Madonna is a 'slut', says Russia's deputy Prime Minister

THE RUSSIAN deputy PM, Dmitry Rogozin, has called Madonna a "slut" after she used a St Petersburg concert to show support for Pussy Riot, the radical punk band currently on trial for singing a protest song against the president, Vladimir Putin.

On Twitter, Rogozin wrote: "With age, every former s. tries to lecture everyone on morality." While he didn't use the whole word for "slut", just an initial, Russian speakers are clear that was what he meant.

As the Sun reports, he added: "Either take off your cross, or put on your knickers."

Earlier, at a Moscow gig on Tuesday, Madonna performed one song wearing a balaclava in emulation of the punk collective, who are awaiting a verdict. She also had the words 'Pussy Riot' written on her bare back.

She told the audience: "I know there are many sides to every story and I mean no disrespect to the church or the government, but I think these girls ... have done something courageous and they have paid the price for this act and I pray for their freedom."

The band's lawyers appeared to accept that a guilty verdict was a foregone conclusion as they made their closing remarks that same evening. Pussy Riot are accused of blasphemy after they burst into Moscow's main cathedral to sing a "Punk prayer" - a protest they say was political.

Prosecution lawyers want the three women - Maria Alyokhina, Nadezhda Tolokonnikova and Yekaterina Samutsevich - jailed for three years on the basis that their actions were anti-religious.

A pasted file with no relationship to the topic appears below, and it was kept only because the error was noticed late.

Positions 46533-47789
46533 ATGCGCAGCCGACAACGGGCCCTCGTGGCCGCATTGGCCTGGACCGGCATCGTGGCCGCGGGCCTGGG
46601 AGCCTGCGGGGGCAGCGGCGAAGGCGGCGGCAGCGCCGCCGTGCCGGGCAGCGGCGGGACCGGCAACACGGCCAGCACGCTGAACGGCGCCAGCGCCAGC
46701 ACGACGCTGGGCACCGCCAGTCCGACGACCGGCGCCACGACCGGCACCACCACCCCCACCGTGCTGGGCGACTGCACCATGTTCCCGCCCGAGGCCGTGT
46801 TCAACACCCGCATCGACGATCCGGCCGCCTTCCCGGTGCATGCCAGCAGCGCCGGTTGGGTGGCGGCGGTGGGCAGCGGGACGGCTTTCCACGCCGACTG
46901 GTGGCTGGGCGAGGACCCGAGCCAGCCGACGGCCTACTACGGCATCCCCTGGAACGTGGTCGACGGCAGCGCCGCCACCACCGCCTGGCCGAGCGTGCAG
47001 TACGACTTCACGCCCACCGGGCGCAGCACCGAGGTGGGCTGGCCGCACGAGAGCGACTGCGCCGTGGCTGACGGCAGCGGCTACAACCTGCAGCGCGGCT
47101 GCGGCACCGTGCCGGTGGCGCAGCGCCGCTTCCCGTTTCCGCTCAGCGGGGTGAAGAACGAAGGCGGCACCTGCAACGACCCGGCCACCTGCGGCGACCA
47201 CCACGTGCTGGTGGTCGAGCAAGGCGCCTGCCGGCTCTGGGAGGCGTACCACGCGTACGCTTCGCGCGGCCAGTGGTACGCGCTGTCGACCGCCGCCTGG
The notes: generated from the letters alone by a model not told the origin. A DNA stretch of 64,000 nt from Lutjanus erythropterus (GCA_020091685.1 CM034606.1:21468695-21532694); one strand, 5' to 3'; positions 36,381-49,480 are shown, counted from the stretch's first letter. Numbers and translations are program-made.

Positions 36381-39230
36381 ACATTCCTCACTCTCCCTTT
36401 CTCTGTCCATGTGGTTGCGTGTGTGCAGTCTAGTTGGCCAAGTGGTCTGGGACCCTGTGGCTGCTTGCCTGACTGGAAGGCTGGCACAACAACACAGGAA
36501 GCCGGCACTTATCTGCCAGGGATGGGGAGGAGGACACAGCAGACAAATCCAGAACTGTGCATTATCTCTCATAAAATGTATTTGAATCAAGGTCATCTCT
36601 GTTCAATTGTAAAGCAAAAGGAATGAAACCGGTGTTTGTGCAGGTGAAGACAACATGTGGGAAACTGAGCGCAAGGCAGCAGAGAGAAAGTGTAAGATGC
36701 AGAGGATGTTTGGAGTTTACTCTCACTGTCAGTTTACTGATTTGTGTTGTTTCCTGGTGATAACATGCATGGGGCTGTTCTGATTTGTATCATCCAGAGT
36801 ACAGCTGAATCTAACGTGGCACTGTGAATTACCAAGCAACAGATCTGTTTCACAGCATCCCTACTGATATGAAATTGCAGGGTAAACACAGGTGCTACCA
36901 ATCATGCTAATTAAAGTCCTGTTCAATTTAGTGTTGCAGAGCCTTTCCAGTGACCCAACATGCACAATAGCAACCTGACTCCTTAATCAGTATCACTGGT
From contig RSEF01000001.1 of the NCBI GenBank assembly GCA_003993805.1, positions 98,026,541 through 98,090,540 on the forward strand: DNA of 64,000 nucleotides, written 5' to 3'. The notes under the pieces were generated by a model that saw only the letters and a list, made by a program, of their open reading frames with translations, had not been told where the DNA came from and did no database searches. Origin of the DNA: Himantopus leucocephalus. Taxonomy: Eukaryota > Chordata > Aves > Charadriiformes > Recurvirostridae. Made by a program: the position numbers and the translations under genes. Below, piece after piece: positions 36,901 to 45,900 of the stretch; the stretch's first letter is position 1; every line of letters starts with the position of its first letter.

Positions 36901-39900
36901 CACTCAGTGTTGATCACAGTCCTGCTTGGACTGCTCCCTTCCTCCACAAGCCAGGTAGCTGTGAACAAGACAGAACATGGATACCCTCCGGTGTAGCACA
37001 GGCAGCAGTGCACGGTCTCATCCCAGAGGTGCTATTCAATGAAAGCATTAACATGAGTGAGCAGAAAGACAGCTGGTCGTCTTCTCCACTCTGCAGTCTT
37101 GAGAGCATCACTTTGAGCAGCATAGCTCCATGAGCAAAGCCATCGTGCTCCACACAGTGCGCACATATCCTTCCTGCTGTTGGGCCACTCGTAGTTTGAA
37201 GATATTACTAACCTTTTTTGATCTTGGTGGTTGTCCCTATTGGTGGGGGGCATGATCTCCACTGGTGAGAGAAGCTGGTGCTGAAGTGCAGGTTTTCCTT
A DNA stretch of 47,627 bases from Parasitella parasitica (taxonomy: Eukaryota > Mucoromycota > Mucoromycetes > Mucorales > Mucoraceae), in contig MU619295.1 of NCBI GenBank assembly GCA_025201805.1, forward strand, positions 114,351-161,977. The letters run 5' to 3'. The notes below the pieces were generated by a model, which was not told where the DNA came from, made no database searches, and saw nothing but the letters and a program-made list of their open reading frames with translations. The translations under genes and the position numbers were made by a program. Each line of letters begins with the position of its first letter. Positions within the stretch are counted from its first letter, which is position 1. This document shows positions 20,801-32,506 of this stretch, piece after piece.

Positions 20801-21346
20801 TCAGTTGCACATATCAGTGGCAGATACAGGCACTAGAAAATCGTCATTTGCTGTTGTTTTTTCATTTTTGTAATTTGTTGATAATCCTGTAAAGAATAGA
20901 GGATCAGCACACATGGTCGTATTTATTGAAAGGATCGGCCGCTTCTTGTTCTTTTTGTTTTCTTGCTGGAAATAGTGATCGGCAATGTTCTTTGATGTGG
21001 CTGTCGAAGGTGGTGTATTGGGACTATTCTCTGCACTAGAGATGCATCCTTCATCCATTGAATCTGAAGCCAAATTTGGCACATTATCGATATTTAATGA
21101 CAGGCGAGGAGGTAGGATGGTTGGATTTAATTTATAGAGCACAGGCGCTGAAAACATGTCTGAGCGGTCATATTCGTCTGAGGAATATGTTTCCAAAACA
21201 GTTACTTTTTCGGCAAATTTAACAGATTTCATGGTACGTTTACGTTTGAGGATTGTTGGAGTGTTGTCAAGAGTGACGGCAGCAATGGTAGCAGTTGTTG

The prosecutors claimed in court that "no politicians were named" in the "Punk prayer" - even though the title and refrain of the song were "Virgin Mary, chase Putin out!", said The Guardian on Tuesday.

Tolokonnikova's husband, Pytor Verzilov, praised Madonna: "She might be changing Russia's history by this. To give a sentence after something like this would be committing international political suicide, admitting that you're no better than North Korea."

The deputy PM made his remarks as the singer was taking to the stage in St Petersburg for a second Russian gig. There was speculation that she might use it to "promote homosexuality" just as she had shown support for the gay community at her Moscow gig.

While Madonna was free to make gay-friendly remarks in Moscow, St Petersburg has local laws forbidding the "promotion of homosexuality". Homosexuality has only been legal in Russia since 1993 and was declassified as a mental illness in 1999.

Sure enough, the pop veteran asked her St Petersburg audience to wear a pink bracelet to "show your love and appreciation to the gay community". She could now face a fine for her remarks.

As she had in Moscow, Madonna also supported Pussy Riot from her St Petersburg stage, again donning a balaclava in homage to them while she sang Like a Virgin.

Whatever happens to Pussy Riot, Madonna has burnished her own image: as some commentators are observing on Twitter, the 53-year-old hasn't seemed this relevant for decades. · 

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